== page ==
-- Half of the cases involved some unit integration or reintegration issues. “We all know how important that is,” he said. “In [the continental United States], it’s important. It’s doubly important for a junior enlisted soldier forward-deployed.”
-- Half the cases involved some substance abuse, with alcohol and prescription medication being the biggest problems. “It’s most especially alcohol,” he said.
That’s another case of history repeating itself, Rochelle noted. “There was a high, high correlation of alcohol abuse in the suicides from World War II,” he noted. “Very high.”
Soldiers need to be able to seek help with alcohol issues without fear, Rochelle said. “This is another area where we’re having a challenge reducing stigma,” he said.
During his stint as commanding general of U.S. Army Recruiting Command, Rochelle said, he lobbied to prevent past Ritalin use from being a disqualifying factor for recruitment. “There are too many people taking it,” he explained. But history may become a more important factor in recruitment decisions as the Army drives to slash the suicide rate, he said.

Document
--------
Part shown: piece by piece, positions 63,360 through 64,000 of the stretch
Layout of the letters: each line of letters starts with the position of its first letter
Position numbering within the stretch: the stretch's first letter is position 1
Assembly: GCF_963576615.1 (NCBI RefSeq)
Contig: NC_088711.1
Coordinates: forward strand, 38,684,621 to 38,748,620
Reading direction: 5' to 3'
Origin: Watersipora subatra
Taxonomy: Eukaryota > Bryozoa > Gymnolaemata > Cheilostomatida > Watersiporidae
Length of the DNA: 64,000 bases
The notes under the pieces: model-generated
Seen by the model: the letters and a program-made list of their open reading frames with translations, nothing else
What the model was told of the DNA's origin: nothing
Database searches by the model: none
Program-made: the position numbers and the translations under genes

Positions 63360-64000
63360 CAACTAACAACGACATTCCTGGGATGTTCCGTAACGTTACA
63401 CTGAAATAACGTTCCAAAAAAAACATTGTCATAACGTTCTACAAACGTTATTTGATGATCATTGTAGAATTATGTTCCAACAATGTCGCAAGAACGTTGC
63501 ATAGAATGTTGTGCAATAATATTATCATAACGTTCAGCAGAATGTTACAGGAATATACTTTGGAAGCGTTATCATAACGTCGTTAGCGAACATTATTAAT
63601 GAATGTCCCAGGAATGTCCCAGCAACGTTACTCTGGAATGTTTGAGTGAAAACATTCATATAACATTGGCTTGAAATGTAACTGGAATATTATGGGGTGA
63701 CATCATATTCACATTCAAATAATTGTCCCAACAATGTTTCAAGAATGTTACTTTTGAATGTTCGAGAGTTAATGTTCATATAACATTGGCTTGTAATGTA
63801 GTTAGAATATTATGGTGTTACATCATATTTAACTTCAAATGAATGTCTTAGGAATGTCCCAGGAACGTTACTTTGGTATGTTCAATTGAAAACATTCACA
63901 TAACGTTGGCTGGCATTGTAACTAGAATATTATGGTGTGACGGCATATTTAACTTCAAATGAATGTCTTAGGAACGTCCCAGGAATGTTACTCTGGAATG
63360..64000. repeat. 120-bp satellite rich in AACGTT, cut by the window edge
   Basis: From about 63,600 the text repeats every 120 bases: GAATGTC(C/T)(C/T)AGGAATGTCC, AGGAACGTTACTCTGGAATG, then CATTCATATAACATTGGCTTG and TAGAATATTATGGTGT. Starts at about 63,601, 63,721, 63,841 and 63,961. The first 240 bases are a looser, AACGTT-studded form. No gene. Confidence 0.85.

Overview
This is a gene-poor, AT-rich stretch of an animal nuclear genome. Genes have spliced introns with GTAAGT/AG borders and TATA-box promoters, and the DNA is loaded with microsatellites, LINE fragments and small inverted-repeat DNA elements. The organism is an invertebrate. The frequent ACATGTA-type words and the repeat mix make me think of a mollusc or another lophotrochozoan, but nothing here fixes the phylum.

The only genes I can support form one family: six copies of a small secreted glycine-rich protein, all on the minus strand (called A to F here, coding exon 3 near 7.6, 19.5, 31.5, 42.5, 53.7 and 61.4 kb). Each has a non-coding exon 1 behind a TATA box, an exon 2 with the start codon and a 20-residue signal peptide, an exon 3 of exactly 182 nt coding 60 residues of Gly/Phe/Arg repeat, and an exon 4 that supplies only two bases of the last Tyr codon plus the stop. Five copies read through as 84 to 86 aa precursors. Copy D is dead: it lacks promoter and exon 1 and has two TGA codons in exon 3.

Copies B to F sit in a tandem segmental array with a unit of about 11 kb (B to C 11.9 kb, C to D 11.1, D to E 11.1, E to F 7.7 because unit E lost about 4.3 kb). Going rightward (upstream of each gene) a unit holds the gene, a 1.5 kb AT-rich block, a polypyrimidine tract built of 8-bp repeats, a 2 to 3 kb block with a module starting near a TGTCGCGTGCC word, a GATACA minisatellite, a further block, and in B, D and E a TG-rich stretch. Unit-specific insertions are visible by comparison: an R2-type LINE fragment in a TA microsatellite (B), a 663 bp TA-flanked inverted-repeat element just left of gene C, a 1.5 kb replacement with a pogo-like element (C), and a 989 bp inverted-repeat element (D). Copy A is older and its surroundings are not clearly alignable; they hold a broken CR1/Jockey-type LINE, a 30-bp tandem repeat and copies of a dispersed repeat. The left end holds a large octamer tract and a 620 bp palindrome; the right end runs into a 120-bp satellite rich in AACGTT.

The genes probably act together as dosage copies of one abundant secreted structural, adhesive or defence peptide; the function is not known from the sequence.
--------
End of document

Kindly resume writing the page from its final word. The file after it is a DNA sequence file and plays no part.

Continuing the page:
“We are bound and determined to lick this problem,” Rochelle said, urging local National Guard leaders to take initiative at the state level, because a local success could be picked up as a model by the entire Army.
He said reducing suicides involves three things: “One is removal of the stigma of seeking professional help, the stigma also associated with substance abuse; two, getting our junior level leaders [involved]; and, three, intervening.
Soldier Family Support and Services is the Army National Guard directorate’s newest division, created to improve the quality of life of citizen soldiers and their families by providing services that promote self-sufficiency, resiliency, well-being and prosperity, according to Erin Thede, division chief.
(Army Staff Sgt. Jim Greenhill serves with the National Guard Bureau.)